The same for less: Genetic science holds the key to better feed efficiency in dairy cattle
As the eighth largest dairy-producing state in the country*, Michigan is home to more than 400,000 dairy cows spread across farms with herds numbering less than 100 up to thousands. Feeding such a large number of animals is a challenging task. With each animal eating approximately $5 in feed every day, Michigan dairy farmers spend over $730 million each year to keep their herds well-nourished and to produce enough milk to meet consumer demand.
Michael VandeHaar, Michigan State University (MSU) AgBioResearch livestock nutritionist, and his colleagues are working to bring that cost down by combining genomics and nutrition science to breed cows that require less food to produce the same volume of milk.
Following the discoveries made by the Human Genome Project, which hadnumerous implications for animal science, livestock breeders have begun taking advantage of the wealth of dairy cow genetic information to select bulls capable of passing along to their progeny desirable traits such as size, milk production and disease resistance. Being able to genetically select bulls for feed efficiency, however, has been comparatively more difficult. Because cows on commercial dairy farms are fed in groups, acquiring data on how much an individual animal consumes has been nearly impossible.
“Genomics will now allow us to do just that,” said VandeHaar, professor of dairy nutrition and metabolism in the MSU Department of Animal Science. “We can study the DNA of cows in university dairy herds and look for genetic markers for feed efficiency and deliver that information to the industry.”
In 2010, VandeHaar and fellow MSU AgBioResearch scientist Rob Tempelman — with research partners at the University of Wisconsin-Madison, Iowa State University, the University of Florida, Virginia Tech and Wageningen University in the Netherlands — were awarded a $5 million grant from the U.S. Department of Agriculture (USDA) National Institute of Food and Agriculture to find genetic markers for feed efficiency. Five years later, as the project nears conclusion, success is well within their grasp.
VandeHaar and his colleagues collected feed intake data from 7,000 cows from university herds in Michigan, Wisconsin, Iowa, Florida, Maryland, Virginia, New York, Alberta, Scotland and the Netherlands. The team identified which animals ate less than expected, on the basis of their production, and took genetic samples for analysis. Most samples were analyzed by industry partner GeneSeek (a subsidiary of the Lansing-based Neogen Corporation), and the data were submitted to the USDA Animal Improvement Laboratory in Beltsville, Maryland, where much of the genomic data on the U.S. dairy herd is kept. The lab staff processes the samples and sends VandeHaar and Tempelman the list of individual elements, called single-nucleotide polymorphisms (SNPs), that make up each animal’s genome. The team can then analyze those SNPs through statistical modeling to determine which are related to feed efficiency.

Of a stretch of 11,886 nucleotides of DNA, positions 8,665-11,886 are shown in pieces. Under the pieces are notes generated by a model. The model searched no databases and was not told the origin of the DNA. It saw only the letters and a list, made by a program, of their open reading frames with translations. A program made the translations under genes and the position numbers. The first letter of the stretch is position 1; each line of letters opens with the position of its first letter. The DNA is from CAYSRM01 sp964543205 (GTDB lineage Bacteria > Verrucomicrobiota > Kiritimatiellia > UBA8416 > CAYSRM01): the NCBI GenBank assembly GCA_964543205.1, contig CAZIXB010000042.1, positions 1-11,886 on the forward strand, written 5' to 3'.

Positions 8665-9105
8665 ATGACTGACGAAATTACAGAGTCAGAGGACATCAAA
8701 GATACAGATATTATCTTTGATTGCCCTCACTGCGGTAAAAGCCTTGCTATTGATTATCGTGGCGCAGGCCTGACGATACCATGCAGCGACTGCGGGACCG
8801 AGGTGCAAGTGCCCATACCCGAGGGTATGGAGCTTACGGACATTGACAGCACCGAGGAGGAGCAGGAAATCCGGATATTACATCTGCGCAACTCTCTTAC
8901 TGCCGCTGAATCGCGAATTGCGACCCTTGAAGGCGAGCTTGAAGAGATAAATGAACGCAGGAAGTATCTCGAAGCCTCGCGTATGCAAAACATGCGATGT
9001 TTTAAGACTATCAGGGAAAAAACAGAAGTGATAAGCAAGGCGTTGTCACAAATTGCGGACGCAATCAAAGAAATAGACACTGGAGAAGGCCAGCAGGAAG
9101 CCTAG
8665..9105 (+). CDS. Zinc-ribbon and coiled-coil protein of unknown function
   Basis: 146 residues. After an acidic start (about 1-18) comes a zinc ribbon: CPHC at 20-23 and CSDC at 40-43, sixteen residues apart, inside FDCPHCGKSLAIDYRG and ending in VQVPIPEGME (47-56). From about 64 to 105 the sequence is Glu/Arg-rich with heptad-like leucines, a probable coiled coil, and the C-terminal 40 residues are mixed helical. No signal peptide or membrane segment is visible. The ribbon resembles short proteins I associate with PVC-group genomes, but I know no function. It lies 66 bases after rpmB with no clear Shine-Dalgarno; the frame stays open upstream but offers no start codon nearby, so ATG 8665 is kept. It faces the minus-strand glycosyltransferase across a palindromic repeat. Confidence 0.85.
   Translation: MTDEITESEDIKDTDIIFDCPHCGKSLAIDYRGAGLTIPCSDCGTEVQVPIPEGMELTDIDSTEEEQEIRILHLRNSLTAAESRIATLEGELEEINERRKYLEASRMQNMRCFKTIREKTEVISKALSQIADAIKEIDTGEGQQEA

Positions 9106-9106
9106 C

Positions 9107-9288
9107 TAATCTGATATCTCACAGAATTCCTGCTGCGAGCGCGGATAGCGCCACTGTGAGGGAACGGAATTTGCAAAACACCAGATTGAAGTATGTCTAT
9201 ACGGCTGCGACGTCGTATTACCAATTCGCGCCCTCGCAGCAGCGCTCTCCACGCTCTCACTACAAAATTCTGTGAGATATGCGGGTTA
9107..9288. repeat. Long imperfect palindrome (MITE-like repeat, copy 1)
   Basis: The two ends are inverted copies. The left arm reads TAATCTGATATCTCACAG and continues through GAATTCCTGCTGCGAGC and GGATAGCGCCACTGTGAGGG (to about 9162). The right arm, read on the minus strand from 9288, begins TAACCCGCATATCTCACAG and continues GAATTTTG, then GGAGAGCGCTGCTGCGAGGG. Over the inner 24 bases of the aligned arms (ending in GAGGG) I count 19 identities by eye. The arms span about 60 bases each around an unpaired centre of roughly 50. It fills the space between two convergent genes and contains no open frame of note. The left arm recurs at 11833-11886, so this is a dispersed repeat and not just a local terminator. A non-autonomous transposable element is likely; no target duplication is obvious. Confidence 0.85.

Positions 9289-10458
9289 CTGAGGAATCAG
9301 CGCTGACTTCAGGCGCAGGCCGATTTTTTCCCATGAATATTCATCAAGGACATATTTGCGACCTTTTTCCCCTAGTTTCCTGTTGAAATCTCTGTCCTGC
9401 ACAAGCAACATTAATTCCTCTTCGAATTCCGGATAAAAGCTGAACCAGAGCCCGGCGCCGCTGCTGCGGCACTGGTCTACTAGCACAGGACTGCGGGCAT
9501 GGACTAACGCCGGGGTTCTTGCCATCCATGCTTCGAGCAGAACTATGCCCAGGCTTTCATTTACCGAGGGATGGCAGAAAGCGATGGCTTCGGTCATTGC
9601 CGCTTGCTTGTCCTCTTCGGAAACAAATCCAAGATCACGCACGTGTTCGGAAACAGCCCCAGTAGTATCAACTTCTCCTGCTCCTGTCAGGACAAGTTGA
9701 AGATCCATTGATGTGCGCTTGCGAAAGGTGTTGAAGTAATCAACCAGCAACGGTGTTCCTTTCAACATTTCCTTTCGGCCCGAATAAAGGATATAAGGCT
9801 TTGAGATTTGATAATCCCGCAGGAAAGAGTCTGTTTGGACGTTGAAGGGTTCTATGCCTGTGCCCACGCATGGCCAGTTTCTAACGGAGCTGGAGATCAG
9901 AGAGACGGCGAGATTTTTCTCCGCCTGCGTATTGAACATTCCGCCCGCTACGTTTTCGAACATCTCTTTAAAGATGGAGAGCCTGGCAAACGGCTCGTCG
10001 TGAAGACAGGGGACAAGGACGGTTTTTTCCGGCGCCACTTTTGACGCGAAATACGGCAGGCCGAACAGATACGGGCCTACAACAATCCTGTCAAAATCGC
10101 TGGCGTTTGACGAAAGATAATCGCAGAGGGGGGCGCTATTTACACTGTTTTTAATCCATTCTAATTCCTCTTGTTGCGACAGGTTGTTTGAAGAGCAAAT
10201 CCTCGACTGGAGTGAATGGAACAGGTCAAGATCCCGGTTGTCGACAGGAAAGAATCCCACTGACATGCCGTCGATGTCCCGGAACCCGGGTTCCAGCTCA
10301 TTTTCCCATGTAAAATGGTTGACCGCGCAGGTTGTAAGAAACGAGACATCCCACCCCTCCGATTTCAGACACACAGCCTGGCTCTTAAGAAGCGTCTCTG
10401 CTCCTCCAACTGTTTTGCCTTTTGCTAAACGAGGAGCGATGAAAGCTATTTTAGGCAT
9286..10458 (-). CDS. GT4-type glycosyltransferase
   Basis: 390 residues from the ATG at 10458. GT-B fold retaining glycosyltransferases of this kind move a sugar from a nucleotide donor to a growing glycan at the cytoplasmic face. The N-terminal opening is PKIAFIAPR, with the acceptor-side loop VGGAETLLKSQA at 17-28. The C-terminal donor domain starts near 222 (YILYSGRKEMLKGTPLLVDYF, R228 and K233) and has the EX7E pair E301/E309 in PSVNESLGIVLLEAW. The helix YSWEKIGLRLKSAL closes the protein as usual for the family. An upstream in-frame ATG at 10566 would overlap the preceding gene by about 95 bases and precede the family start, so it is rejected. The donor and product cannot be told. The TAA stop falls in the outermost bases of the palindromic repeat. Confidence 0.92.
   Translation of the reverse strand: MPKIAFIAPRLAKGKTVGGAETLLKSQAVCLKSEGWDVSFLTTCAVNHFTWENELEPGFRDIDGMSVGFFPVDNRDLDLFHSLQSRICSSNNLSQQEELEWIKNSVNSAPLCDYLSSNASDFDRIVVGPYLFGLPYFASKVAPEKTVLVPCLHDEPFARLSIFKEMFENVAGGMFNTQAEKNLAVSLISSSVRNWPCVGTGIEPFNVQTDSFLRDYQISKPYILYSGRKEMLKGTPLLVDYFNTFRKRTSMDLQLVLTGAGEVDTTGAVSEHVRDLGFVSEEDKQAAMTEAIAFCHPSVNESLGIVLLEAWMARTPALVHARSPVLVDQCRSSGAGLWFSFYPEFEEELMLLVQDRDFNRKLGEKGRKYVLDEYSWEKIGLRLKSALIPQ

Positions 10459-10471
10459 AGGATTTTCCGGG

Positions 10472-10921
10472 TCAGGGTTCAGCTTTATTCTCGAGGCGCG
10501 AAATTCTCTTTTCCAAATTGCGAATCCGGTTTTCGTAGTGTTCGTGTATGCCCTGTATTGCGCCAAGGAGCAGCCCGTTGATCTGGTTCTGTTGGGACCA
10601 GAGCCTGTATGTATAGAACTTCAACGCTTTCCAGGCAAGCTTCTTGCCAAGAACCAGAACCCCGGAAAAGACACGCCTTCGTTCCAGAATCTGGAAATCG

The team has genotyped 5,000 of the cows so far and is currently analyzing the remaining animals, as well as collecting feed intake data on 1,000 more cows. Once the process is complete, they will have a final equation for feed efficiency that they can pass on to the industry.
VandeHaar’s colleagues in Wisconsin are developing extension and educational tools to communicate their findings to breeders, producers and dairy nutritionists. In addition to communicating the new information uncovered on cow genetics, the team’s extension plans also include providing the industry with a state-ofthe- art web-based tool to analyze feed efficiency and grouping practices on commercial farms.
The results of their combined efforts will reduce feed costs without sacrificing production.
“Though it’s difficult to put a dollar figure on it at this point, we have seen results from an Australian team that did a similar project,” VandeHaar said. “We think it is reasonable that we could reduce feed costs by 50 cents per cow per day, which, if you can do that for all the cows on a farm for a year, adds up to some pretty significant savings.”
Though the numerous other traits used by breeders to select bulls will continue to be important, VandeHaar and his team are adding one more tool to their toolbox.
“Breeders must still select for the cows that produce the most milk — that’s not going away,” VandeHaar said. “We’re adding an additional trait that can help them select for the most efficient cows — cows that will reduce their feed costs.”
VandeHaar predicts that their results will be ready for industry-wide implementation within two years.
“The day is coming when the genetic values for feed efficiency we found will be included in the bull selection process,” he said. “That is going to make a difference in the dairy industry, and to know our group was a part of that is incredibly fulfilling.”
*According to the USDA National Agricultural Statistics Service.
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